Dodd Blasts Republican Opposition to Financial Reform Bill
Senate Banking, Housing and Urban Affairs Chairman Chris Dodd (D-Conn.) blasted Republican resistance to his financial regulatory reform bill Wednesday, calling GOP talking points “poppycock” and daring the minority to oppose the measure.
“My patience is running out. I’ve extended the hand, I’ve written provisions in this bill to accommodate various interests, but I’m not going to continue doing this if all I’m getting from the other side is a suggestion somehow that this is a partisan effort,” Dodd said in lengthy floor remarks.
Dodd held up a memo from Republican strategist Frank Luntz detailing GOP messaging on the issue, which advised Members: “The single best way to kill any legislation is to link it to the Big Bank Bailout.”
“Now, I don’t expect Frank Luntz to care about the truth,” Dodd said. “I don’t expect the bank lobbyists and the special interests to care about the truth. But the American people deserve better from us.”
Dodd’s comments came just as House and Senate leaders were sitting down with President Barack Obama at the White House to discuss financial regulatory reform, an issue that has been percolating since the Wall Street meltdown in 2008 and which is poised to pass the Senate floor by Memorial Day. Just before the bipartisan and bicameral meeting, Obama told reporters, “I am actually confident that we can work out an effective bipartisan package.”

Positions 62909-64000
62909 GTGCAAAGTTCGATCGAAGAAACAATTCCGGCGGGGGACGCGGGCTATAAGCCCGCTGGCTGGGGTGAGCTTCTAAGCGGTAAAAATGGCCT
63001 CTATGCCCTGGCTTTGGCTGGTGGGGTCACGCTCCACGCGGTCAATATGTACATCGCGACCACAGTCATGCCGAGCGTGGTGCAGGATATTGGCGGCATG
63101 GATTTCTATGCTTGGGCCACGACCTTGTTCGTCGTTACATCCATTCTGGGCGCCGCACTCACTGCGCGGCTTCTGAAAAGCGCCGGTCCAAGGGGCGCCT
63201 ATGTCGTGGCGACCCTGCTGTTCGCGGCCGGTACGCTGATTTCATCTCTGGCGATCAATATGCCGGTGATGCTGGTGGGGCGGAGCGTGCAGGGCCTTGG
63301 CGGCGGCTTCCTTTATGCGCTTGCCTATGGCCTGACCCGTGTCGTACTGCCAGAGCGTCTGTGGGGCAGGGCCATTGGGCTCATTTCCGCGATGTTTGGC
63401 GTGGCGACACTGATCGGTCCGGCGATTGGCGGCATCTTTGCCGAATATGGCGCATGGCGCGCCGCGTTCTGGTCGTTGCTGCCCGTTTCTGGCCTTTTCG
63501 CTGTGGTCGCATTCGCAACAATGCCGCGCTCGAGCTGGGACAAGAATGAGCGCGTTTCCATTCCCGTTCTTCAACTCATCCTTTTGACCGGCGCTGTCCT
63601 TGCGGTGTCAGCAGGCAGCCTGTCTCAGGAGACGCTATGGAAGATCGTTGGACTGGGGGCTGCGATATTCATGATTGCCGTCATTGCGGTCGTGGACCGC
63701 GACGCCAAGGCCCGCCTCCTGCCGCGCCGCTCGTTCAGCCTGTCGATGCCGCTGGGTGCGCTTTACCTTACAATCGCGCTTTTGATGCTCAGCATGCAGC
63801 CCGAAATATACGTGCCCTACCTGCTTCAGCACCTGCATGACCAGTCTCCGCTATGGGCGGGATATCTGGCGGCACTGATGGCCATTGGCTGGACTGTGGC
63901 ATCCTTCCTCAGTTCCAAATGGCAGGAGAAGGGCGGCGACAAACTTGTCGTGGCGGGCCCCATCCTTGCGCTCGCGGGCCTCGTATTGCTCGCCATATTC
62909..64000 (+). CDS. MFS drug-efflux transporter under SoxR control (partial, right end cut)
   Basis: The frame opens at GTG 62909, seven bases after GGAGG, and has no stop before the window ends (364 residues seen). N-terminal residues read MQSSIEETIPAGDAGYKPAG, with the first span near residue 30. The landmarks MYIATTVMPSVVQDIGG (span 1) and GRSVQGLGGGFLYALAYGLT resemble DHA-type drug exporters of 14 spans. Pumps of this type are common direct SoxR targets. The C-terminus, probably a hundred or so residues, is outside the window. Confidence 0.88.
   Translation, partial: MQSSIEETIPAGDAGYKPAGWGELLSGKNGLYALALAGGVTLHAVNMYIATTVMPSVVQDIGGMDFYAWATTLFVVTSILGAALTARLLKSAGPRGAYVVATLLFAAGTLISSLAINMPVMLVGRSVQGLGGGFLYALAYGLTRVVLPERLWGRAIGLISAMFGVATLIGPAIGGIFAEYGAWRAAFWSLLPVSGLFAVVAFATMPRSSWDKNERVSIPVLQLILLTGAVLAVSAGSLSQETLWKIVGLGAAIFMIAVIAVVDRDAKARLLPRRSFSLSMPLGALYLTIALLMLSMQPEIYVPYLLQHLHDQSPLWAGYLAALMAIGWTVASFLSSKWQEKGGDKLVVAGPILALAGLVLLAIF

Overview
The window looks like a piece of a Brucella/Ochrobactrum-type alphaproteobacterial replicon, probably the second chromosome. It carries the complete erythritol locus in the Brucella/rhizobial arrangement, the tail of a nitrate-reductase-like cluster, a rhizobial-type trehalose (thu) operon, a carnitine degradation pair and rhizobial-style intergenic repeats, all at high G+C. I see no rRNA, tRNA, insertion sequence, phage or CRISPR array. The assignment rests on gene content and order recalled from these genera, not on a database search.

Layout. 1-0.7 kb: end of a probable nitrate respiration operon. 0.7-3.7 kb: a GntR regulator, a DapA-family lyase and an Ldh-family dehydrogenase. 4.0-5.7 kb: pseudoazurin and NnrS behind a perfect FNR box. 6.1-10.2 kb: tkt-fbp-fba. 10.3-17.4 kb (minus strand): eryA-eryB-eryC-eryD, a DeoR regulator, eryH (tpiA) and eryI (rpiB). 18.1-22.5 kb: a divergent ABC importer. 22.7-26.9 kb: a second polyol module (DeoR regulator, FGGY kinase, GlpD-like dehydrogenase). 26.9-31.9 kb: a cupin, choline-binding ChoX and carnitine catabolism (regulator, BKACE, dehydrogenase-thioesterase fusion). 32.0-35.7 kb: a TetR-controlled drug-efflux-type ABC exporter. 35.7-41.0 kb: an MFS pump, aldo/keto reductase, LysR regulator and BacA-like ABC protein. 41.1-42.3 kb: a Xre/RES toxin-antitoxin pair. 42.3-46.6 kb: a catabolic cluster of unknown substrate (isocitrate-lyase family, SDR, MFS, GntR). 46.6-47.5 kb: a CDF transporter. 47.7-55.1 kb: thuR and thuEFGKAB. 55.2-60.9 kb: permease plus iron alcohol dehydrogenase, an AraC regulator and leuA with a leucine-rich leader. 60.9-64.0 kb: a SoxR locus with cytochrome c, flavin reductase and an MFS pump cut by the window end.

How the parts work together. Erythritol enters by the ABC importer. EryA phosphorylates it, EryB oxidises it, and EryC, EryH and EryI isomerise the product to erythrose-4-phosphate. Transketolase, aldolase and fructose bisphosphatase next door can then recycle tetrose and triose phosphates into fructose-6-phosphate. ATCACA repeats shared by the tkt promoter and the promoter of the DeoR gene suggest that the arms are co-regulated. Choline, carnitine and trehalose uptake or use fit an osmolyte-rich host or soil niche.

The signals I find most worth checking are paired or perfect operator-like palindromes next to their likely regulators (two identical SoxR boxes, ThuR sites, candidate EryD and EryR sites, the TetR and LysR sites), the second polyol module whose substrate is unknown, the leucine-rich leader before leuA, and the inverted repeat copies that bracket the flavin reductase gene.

After Dodd left the floor, Democratic Sens. Ted Kaufman (Del.) and Mark Warner (Va.) each stood to challenge Republican criticism of the Banking panel’s bill.
While Dodd and Sen. Richard Shelby (R-Ala.), ranking member of the Banking panel, continue to meet to attempt to strike a bipartisan deal, Republicans on Tuesday signaled they were not inclined to support such a measure and further criticized White House officials for trying to ram a partisan bill through the chamber.
In his morning floor statement Wednesday, Minority Leader Mitch McConnell (R-Ky.) continued that message.
“Unfortunately, the administration is evidently more interested in using this debate as a political issue than actually addressing on a bipartisan basis the many weaknesses that are currently built into our economy,” McConnell said.
McConnell will meet with the Republican caucus later Wednesday to discuss financial reform.